Many years ago, I was on a plane from Hyderabad where I had gone for work. In those days, I hardly ever flew anywhere (no one did then, at least in India) and I was feeling chuffed because the trip had been paid for (by the National Institute for the Mentally Handicapped) and I was therefore a VIP.
The man sitting next to me was a Tibetan Buddhist monk and we got to chatting. When I told him where I had been he was very interested and when I told him where I was going, he was even more so.
"The Dalai Lama has just started a school for children with mental handicaps in Dehradun!" he said, astonished. "Maybe you could help train our teachers!"
I gave him my card when we landed and he said he would be in touch. But when I reached home the next day, I found his teachers were quicker than either of us. They had already discovered our Early Intervention Centre and had brought several children to Dr Linda for assessments. Manju and Paula arranged training sessions for the staff and a wonderful little sister relationship was established which was endearing in its devotion to everything Karuna Vihar did.
When the Dalai Lama himself came to meet the children of Ngoenga, we were thrilled to be invited to the very small gathering. Linda, Moy Moy and I were the ones to go - and at the last minute, I asked Ravi to join us.
Ravi is - as you can see from the photo - an arresting figure. Grave, venerable, his eyes are deep and mysterious, as if they contain the wisdom of the ages.
That morning, he looked particularly fetching in a bright red kurta with a Himachali shawl and his trademark colorful hat and the newspaper photographers waiting for the Dalai Lama to arrive entertained themselves by taking pictures of him as we walked into the hall.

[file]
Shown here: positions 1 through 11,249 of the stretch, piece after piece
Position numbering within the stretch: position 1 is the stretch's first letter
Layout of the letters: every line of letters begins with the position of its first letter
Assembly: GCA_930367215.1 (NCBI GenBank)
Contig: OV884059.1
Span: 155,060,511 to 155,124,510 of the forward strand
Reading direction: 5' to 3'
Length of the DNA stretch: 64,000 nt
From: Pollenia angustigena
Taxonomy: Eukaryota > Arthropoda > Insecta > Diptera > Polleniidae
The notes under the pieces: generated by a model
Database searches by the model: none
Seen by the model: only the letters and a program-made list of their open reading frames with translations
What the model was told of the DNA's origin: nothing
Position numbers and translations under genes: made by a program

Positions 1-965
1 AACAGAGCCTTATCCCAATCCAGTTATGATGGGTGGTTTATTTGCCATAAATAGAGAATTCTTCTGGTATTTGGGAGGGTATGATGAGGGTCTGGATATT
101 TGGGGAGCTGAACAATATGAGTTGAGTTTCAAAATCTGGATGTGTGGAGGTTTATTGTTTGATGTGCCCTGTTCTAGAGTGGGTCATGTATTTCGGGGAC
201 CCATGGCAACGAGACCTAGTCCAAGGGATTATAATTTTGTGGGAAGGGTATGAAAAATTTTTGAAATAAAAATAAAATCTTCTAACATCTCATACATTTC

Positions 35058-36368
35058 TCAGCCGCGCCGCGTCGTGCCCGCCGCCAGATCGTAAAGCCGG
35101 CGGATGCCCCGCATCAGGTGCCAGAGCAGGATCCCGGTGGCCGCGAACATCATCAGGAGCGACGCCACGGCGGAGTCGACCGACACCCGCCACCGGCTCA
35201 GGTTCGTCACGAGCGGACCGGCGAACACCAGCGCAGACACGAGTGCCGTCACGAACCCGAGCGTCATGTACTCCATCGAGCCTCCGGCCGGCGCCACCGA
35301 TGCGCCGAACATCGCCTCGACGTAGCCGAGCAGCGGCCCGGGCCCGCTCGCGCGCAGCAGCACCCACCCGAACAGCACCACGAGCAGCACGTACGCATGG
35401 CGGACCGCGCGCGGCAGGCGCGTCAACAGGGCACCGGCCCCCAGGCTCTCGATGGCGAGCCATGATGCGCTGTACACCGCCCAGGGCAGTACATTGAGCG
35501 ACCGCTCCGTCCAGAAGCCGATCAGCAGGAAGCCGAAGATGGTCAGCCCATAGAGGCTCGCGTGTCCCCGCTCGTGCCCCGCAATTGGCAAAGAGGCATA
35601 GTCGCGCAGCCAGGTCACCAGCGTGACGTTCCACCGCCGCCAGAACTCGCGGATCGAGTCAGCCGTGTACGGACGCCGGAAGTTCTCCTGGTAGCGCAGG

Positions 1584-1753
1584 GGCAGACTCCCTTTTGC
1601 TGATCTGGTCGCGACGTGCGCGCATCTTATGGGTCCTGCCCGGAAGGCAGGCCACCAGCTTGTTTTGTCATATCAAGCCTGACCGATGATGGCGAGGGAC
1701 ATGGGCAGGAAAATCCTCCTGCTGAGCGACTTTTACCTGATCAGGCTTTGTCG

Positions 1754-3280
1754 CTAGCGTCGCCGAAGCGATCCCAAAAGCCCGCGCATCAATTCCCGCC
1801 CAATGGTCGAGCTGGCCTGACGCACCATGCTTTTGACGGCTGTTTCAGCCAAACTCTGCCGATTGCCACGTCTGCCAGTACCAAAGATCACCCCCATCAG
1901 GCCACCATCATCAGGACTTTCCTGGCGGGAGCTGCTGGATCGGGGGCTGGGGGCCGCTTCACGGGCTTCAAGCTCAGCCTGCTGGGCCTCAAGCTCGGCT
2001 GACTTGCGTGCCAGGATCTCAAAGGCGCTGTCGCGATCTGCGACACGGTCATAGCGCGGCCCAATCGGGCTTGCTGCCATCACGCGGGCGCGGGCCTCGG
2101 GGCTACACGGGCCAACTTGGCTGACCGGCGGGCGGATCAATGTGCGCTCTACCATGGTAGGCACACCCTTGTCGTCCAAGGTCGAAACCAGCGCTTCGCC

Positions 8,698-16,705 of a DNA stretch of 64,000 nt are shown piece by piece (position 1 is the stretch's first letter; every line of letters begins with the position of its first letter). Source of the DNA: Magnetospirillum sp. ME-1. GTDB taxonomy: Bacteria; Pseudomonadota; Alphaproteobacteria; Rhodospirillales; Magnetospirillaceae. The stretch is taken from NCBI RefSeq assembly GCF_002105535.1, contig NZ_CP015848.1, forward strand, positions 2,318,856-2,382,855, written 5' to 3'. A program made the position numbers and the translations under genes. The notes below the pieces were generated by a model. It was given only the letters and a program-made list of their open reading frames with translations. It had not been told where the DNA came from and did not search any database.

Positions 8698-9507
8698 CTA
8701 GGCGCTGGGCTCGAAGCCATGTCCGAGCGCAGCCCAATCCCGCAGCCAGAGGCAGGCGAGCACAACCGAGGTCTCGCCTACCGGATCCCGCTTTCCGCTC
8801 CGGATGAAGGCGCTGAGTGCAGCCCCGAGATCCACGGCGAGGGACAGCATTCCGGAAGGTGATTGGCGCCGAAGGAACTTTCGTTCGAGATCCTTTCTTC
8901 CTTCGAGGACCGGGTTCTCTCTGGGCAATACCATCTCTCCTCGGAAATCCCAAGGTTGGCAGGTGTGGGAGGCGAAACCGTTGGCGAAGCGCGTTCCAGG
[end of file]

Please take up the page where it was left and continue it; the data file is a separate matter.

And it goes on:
We were given seats of honor on the centre aisle where he would be passing and we could feel the excitement mounting among the children and the staff as word spread that his car had been spotted.
Later, during his talk, his eyes kept returning to where we were seated and again, we assumed it was Moy Moy's magnetism.
But we learned the truth when the event was over. We were summoned to be in a photo with him and one of his aides placed us right next to him (that's me looking dazed in the green jacket with Linda beside me). Ravi is barely visible in the photo, but what happened next put him front and center and I still regret not having my own camera with me that day.
The Dalai Lama finished the photo-op and spun around on one heel, surprisingly agile for a man his age. As he turned, he seemed to be searching the crowd. When his gaze fell upon Ravi, it stopped. They locked eyes and stood looking at each other for a few moments. Then the Dalai Lama, eyes sparkling, reached out and pulled on Ravi's beard, like he had been waiting all morning to do just that.
Both men burst out laughing and hugged each other like old friends, deep calling unto deep.
Look at this picture and ask yourself: If you were the Dalai Lama, could you resist giving that soft white beard a little tug?